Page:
Preaching pit called the Queen's Pit

Overview

Heritage Category: Scheduled Monument

List Entry Number: 1007290

Date first listed: 17-Jul-1980

Location Description: Legacy Record - This information may be included in the List Entry Details.

Map

Ordnance survey map of Preaching pit called the Queen's Pit
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Location

Location Description: Legacy Record - This information may be included in the List Entry Details.

The building or site itself may lie within the boundary of more than one authority.

District: Cornwall (Unitary Authority)

Parish: St. Enoder

National Grid Reference: SW 91798 58657

Summary

Legacy Record - This information may be included in the List Entry Details.

Reasons for Designation

The tradition of playing places, known in Cornwall as Plain an Gwary, has its roots in the medieval period when circular areas, defined by banks, were used to perform plays and for various religious, social and political events. Based on the Roman amphitheatre in form and re-using an open cast mine, the builders of the Queen's Pit combined all of these to produce a venue for religious use by the Christian nonconformists. The preaching pits are rare nationally with only a small number known in Cornwall.

History

Legacy Record - This information may be included in the List Entry Details.

Details

The monument includes a preaching pit, situated on the south eastern side of the settlement of Indian Queens. The preaching pit survives as a circular depression with tiers of turf seating surrounding a lower central area and resembling a Roman amphitheatre in form. It contains a series of stone flights of steps between the tiers to facilitate access. The preaching pit is surrounded by an outer bank and has a stone-faced semi-circular podium. The preaching pit was constructed in 1840 in an old open cast mining excavation which once formed part of the Indian Queens Consols Mine. It follows in the tradition of the playing places, areas used for the performance of plays and pageants, which developed in Cornwall during the medieval period. It was later used as an outdoor nonconformist place of worship during the 18th and 19th centuries, although there is no specific evidence of John Wesley or other noted preachers of the day ever preaching here. The preaching pit was restored in 1922 and renovated in 1976 by the Queen's Pit Association.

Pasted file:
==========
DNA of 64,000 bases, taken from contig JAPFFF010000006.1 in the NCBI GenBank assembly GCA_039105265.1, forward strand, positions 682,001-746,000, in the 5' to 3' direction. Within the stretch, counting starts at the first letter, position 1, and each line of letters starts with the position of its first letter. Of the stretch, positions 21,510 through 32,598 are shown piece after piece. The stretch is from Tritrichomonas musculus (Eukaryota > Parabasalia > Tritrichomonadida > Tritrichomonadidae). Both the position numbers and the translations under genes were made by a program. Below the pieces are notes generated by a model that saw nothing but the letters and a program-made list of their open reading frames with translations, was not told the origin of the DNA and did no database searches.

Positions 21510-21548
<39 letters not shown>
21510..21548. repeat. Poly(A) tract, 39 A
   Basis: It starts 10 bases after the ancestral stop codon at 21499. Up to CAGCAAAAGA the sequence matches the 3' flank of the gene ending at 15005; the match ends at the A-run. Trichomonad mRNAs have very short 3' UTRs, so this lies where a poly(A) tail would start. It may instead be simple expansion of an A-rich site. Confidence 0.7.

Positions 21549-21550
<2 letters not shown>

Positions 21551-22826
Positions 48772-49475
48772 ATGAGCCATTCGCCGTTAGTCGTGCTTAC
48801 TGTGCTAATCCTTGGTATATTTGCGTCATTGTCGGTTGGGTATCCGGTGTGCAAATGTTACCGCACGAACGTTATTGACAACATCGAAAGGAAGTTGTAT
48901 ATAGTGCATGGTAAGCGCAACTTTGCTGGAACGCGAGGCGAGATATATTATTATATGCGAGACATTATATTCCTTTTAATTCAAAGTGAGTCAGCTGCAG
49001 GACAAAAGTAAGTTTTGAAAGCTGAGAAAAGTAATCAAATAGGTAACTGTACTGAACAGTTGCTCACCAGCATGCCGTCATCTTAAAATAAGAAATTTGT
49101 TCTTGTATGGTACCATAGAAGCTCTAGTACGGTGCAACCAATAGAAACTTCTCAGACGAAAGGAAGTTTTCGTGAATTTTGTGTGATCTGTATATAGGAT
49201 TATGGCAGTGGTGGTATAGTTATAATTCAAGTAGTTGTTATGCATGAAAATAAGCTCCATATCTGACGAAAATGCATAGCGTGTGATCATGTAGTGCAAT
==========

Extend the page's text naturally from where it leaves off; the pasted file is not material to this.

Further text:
Sources: HER:- PastScape Monument No:-430070

Legacy

The contents of this record have been generated from a legacy data system.

Legacy System number: CO 1070

Legacy System: RSM - OCN

End of official listing